By Corinna Burgstedt, Amy Beeby, Harlene Hayne, Linda Hobbs, Julien Gross, Tess Patterson. From Journal of Interpersonal Violence.
Criminal charges filed against former Lake Alice staff member don’t absolve the Government or the police of their previous failures, says survivor
A survivor of the Lake Alice adolescent unit has been told by police and the Independent Police Conduct Authority that they won’t be looking into the failures in a previous investigation.
Kevin Banks was a patient at the Lake Alice adolescent unit in the 1970s and first laid complaints with the police in 1978. He also laid a complaint with the NZ Medical Council at the time. Nothing was done.
He was also among more than 30 survivors who made complaints to the police in 2002, but police found in 2010 that there wasn’t enough evidence to lay charges.
However, on Wednesday, police announced that an 89-year-old ex-Lake Alice staff member has been charged with wilful ill treatment of a child (section 195 of the Crimes Act 1961). They are expected to appear in Whanganui District Court on December 14.
Police said they had found enough evidence to charge a number of staff, including Dr Selwyn Leeks who was in charge of the unit, but Leeks won’t be charged because he has dementia and is regarded as not fit to stand trial. Most others are dead.
The detective in charge of Operation Lake Alice, Tom Fitzgerald, gave an official apology to survivors at a hearing into Lake Alice at the Royal Commission of Inquiry into Abuse in Care in June. He apologised for failures and delays in the 2010 investigation, which included losing 15 of the 35 victim files. Police spoke to only one of the original complainants and concluded that there wasn’t enough evidence to lay charges. The NZ Medical Council also apologised for its failures.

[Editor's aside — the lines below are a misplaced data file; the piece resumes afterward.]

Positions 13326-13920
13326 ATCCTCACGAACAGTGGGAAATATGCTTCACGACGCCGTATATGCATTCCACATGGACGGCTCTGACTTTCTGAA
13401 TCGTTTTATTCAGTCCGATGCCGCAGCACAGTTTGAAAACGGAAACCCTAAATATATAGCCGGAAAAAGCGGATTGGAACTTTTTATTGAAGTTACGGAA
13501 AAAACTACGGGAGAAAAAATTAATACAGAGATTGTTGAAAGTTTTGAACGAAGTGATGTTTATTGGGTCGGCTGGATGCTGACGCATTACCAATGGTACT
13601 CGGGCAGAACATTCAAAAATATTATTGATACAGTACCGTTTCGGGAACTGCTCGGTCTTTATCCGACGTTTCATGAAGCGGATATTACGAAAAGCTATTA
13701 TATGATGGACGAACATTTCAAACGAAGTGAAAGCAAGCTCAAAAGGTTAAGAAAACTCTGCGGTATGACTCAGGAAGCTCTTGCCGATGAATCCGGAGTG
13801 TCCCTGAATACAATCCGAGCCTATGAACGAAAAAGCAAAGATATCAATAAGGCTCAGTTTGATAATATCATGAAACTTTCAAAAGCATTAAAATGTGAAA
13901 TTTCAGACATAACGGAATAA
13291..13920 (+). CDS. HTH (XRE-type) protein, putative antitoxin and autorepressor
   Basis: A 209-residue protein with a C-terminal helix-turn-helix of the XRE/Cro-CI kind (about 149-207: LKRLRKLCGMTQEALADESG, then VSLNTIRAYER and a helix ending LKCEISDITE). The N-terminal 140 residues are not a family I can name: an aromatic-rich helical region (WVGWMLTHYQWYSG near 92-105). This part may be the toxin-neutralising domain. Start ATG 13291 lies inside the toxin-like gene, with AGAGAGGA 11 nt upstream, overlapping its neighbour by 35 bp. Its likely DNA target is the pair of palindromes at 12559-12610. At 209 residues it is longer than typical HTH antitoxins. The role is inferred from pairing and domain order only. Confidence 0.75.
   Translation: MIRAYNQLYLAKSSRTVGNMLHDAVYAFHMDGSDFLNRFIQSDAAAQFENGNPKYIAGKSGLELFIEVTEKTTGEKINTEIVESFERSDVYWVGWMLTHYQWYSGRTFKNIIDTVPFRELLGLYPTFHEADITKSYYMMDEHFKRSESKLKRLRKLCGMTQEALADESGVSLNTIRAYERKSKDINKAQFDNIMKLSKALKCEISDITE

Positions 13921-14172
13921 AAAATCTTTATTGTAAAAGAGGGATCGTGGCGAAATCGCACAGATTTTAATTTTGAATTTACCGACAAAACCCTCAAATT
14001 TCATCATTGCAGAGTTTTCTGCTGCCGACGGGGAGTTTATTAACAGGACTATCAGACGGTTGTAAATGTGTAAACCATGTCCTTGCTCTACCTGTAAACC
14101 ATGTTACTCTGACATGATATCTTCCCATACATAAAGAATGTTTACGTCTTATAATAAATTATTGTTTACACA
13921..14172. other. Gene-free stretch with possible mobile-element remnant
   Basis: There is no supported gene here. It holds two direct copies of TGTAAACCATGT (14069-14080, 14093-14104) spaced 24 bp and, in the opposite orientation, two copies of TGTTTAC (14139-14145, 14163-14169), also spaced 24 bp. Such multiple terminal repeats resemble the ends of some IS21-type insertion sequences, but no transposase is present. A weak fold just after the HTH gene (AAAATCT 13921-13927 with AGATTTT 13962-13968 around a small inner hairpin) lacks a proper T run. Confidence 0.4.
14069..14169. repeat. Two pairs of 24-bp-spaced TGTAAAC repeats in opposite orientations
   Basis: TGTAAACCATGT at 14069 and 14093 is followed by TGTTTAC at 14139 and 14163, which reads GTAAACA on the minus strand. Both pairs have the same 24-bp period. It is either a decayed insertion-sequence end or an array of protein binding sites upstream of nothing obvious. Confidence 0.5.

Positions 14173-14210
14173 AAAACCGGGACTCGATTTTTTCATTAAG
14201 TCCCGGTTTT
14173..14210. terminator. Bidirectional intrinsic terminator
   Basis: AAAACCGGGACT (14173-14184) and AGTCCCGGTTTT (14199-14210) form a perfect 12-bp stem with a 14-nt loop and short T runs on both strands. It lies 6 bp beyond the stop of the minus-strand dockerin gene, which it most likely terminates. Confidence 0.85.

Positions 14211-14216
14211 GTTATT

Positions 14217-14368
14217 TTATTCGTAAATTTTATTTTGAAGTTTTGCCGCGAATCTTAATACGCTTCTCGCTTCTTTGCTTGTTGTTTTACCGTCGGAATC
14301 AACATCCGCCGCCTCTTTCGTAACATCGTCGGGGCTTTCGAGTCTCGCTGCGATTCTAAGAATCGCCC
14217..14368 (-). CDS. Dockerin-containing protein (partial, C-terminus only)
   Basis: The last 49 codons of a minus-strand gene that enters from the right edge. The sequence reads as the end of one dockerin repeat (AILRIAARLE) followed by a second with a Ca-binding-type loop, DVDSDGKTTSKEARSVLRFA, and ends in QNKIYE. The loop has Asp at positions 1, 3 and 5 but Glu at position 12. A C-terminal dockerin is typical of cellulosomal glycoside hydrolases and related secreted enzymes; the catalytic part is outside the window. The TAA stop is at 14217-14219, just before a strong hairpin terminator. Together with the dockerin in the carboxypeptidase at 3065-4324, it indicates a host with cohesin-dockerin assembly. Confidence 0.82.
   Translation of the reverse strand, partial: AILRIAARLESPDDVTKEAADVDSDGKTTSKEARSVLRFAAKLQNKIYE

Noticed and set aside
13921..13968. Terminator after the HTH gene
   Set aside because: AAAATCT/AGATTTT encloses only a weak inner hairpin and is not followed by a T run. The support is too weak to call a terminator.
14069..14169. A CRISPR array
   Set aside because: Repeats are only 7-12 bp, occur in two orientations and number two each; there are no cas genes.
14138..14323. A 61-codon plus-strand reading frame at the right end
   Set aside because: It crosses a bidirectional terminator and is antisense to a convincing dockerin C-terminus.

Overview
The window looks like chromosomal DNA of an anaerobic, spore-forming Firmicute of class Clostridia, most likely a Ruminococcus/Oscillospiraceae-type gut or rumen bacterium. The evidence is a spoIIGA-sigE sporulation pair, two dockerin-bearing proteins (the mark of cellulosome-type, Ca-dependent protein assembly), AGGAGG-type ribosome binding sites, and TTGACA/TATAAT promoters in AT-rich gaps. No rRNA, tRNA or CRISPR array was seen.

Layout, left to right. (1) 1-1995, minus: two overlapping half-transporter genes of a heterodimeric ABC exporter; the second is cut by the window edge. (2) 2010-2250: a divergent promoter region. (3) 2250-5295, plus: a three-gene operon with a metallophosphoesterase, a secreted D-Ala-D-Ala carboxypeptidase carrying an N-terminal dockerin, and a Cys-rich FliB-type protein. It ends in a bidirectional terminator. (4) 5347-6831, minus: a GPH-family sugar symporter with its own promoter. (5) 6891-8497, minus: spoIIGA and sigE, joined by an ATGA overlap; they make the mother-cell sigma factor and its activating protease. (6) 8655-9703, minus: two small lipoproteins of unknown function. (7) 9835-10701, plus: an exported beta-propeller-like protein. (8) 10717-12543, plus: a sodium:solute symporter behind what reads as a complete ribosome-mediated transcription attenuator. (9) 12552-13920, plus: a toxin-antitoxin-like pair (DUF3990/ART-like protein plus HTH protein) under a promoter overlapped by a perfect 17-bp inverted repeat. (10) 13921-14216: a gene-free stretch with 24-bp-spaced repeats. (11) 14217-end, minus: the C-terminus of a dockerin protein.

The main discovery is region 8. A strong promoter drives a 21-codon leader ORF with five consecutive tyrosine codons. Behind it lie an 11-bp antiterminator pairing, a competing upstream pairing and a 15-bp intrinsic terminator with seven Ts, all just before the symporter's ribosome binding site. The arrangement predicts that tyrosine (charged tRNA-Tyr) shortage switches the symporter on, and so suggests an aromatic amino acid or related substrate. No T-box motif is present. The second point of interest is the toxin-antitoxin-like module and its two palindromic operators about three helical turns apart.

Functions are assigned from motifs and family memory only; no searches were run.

Following that apology, Kevin Banks’ wife, Jennifer, made a complaint to the police on his behalf about obstruction of justice, asking that retired assistant commissioner Malcolm Burgess be investigated.
The Banks, who live in Australia, also made a complaint to the Independent Police Complaints Authority about the police inquiry that concluded in 2010.
The police responded that the royal commission was looking into the previous police inquiries. But the royal commission cannot lay criminal charges.
The IPCA responded to the Banks, saying that because Malcolm Burgess had retired no further action would be taken.
Kevin Banks said the recent police finding that there was enough evidence to charge Leeks and other staff was a small vindication, but it didn’t absolve the Government or the police of their previous failures.
“Leeks has not been before any court. New Zealand is too scared to lose their reputation as a caring country. They’re scared to turn around and acknowledge what they’ve done, what they’ve allowed to continue to happen over the years through successive governments.
“I gave them notice back in 1977. How much notice do they need?
“It’s like Leeks is guilty, but he’s not.”
Dr Oliver Sutherland, who was a member of the advocacy group CART in the 1970s and exposed what was happening at Lake Alice, said the police findings validate what the children have said for decades.
“If they have found that there was criminal offending, that vindicates what the children originally said back in the 70s and what they’ve said consistently ever since. But why have they [the police] strung things out for so long?”
Sutherland also questioned the decision to not charge Leeks. “If he’s just an old man who’s a bit forgetful then he could still be charged.”